(2) If the Court orders the sale of an asset, or is satisfied that a sale of it is inevitable, or would probably occur in the near future, or if the asset is one which was acquired solely as an investment and with a view to its ultimate sale for profit, then, generally, allowance should be made for any capital gains tax payable upon such a sale in determining the value of that asset for the purpose of the proceedings.
(3) If none of the circumstances referred to in (2) applies to a particular asset, but the Court is satisfied that there is a significant risk that the asset will have to be sold in the short to mid term,then the Court, whilst not making allowance for the capital gains tax payable on such a sale in determining the value of the asset, may take that risk into account as a relevant s 75(2) factor, the weight to be attributed to that factor varying according to the degree of the risk and the length of the period within which the sale may occur.
(4) There may be special circumstances in a particular case which, despite the absence of any certainty or even likelihood of a sale of an asset in the foreseeable future, make it appropriate to take the incidence of capital gains tax into account in valuing that asset. In such a case, it may be appropriate to take the capital gains tax into account at its full rate, or at some discounted rate, having regard to the degree of risk of a sale occurring and/or the length of time which is likely to elapse before that occurs. (original emphasis)

  1. In this case the husband’s shareholding in Pfenning-Snow Pty Ltd has not been valued. Rather, in circumstances where the husband is not simply the majority shareholder, but the sole shareholder, the assets of the company have been valued. Further, there is no evidence as to any CGT or other tax consequences if the husband were to cause the further issue of shares in the company or to sell all or part of his shareholding in the company.
  2. It is readily apparent from Rosati that taking CGT into account in valuing an asset depends upon a number of circumstances including, importantly, consideration of the likelihood of sale in the “near future” or “immediate future”; or consideration whether an asset was acquired solely as an investment and with a view to its ultimate resale for a profit.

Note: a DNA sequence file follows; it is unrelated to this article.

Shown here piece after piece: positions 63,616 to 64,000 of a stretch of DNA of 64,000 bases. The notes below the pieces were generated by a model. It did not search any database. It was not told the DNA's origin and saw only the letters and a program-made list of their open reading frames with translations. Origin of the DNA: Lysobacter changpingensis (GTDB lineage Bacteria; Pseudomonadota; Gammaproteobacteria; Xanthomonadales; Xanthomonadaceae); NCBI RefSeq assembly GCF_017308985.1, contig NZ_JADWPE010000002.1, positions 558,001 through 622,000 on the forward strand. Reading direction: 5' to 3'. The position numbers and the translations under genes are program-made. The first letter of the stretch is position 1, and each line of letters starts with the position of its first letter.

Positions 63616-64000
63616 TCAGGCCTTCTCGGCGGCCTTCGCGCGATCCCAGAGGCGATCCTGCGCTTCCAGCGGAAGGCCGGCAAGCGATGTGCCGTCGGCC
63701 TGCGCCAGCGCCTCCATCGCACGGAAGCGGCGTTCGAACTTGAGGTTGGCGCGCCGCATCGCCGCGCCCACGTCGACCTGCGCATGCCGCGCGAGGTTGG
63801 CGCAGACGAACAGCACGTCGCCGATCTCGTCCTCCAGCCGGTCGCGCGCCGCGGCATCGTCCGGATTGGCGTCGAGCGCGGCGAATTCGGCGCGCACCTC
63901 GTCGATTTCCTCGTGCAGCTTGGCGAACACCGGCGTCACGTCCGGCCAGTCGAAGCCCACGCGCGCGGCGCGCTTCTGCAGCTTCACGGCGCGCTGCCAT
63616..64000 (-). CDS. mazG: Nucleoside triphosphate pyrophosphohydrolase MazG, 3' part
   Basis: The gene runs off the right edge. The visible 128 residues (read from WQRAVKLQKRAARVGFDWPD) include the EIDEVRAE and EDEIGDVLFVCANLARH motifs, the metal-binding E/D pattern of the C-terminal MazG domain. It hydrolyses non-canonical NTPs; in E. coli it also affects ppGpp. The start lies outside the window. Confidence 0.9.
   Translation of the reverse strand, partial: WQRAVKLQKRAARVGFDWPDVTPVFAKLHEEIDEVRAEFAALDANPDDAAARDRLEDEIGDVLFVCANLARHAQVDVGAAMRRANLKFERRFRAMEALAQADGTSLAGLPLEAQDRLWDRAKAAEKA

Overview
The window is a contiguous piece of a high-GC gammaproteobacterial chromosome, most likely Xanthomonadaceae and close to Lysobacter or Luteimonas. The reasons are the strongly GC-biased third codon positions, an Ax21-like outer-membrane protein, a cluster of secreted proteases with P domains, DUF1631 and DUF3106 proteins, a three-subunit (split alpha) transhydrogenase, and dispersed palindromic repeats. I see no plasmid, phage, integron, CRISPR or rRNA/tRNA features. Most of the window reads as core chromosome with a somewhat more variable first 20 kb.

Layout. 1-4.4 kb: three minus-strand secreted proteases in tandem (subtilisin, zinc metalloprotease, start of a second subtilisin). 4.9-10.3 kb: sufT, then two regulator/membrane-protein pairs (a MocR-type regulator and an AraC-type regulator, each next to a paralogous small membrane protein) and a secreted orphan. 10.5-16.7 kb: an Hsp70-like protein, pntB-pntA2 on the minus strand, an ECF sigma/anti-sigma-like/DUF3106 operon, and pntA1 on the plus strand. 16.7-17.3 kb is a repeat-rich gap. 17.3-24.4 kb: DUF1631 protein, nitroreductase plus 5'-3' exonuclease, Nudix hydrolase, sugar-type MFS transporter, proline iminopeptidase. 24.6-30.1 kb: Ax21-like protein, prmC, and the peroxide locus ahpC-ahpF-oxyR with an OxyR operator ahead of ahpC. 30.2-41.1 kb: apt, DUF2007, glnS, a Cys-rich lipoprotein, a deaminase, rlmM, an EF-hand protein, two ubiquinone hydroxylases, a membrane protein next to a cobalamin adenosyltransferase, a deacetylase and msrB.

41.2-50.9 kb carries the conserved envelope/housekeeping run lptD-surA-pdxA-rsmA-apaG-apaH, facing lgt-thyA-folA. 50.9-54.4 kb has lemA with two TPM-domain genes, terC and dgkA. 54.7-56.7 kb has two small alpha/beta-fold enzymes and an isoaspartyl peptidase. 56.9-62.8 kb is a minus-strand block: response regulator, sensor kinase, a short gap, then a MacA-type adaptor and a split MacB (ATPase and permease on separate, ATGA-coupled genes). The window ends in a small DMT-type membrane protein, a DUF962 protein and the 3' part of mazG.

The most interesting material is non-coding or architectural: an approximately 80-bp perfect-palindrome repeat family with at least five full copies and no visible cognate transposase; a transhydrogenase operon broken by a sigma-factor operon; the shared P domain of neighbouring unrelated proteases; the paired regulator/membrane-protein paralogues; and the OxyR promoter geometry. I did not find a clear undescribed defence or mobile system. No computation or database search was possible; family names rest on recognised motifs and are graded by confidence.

3. As point (3) in Rosati refers, the Court has a discretion as to whether or not CGT ought be taken into account as a relevant s 75(2) factor if the Court is satisfied that there is a significant risk that the asset will have to be sold “…in the short to mid term…” In that event the weight to be attributed to that factor varies according to the degree of the risk (of sale) and the length of the period within which the sale may occur.
  4. It may also be noted that in Rosati, in discussing the obligation of a trial judge to have regard to the economic consequences of any proposed orders, reference was made (by Queen’s Counsel and the Court) to the New Zealand case ofHatrick v Commissioner of Inland Revenue.[26]
  5. At page 85,042 the Full Court observed of that case:

…That was a revenue case involving the valuation of shares in a company. Its only relevance, for present purposes, is that it was held by the New Zealand Court of Appeal, that if, in a given case, the value of the shares in a company is properly to be arrived at by the “assets-value method” (i.e. on a notional liquidation of assets basis), then allowance should be made for any dividend tax upon undistributed profits which would be payable upon such a liquidation.

  1. It is instructive that in Jarrott & Jarrott[27] the Full Court found that an “all or nothing” approach of either including CGT or not including it but trying to take it into account under s 75(2), had the potential to visit an injustice upon one of the parties. There the Full Court found that in the circumstances of that case, the appropriate course would have been for the trial judge to make a contingent order which would operate if and when a CGT liability actually arose. The Full Court observed at [62] and [63]:
    1. Her Honour was correct in finding…that in complying with the orders she would make there “could” give rise to a CGT liability of the husband. As such, an “all or nothing” approach of either including CGT or not including it but trying to take it into account under s 75(2) had the potential to visit an injustice upon one of the parties. If allowance were made for CGT, either in the balance sheet, or pursuant to s 75(2), and no CGT liability materialised, the wife would be disadvantaged. Although the risk was less, the husband could be disadvantaged if CGT of $80,000 – $90,000 materialised, and the trial Judge had discounted that figure significantly in her conclusion with respect to s 75(2) because its incidence was only a possibility.